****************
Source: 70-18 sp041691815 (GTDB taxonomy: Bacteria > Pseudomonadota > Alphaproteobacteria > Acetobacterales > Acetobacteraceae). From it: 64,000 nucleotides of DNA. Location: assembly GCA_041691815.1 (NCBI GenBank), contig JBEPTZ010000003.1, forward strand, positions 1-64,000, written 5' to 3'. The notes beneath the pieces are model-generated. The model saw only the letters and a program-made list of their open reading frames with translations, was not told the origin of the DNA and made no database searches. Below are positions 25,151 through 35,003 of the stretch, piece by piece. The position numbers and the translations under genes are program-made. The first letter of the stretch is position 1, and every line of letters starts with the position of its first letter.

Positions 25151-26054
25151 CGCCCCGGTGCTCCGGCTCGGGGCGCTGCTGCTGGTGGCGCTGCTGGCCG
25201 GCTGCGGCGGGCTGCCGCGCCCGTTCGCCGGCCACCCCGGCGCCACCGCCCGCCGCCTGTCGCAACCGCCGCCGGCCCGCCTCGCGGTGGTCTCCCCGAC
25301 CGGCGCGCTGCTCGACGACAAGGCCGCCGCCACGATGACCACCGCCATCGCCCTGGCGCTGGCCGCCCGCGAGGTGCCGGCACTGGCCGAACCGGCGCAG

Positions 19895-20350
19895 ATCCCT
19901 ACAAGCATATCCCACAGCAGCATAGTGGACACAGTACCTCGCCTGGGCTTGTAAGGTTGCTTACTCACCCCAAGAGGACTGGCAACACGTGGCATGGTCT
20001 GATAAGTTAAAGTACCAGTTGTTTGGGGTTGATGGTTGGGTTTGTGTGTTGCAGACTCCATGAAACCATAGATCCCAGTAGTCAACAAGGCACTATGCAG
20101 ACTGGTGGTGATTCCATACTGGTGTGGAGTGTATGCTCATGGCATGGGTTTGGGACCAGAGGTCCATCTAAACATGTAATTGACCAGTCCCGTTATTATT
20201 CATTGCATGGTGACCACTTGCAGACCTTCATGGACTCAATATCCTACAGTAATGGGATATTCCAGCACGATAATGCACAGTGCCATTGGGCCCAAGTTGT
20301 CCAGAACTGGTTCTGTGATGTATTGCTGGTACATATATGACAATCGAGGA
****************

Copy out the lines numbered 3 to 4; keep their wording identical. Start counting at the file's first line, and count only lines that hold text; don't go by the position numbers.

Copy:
25151 CGCCCCGGTGCTCCGGCTCGGGGCGCTGCTGCTGGTGGCGCTGCTGGCCG
25201 GCTGCGGCGGGCTGCCGCGCCCGTTCGCCGGCCACCCCGGCGCCACCGCCCGCCGCCTGTCGCAACCGCCGCCGGCCCGCCTCGCGGTGGTCTCCCCGAC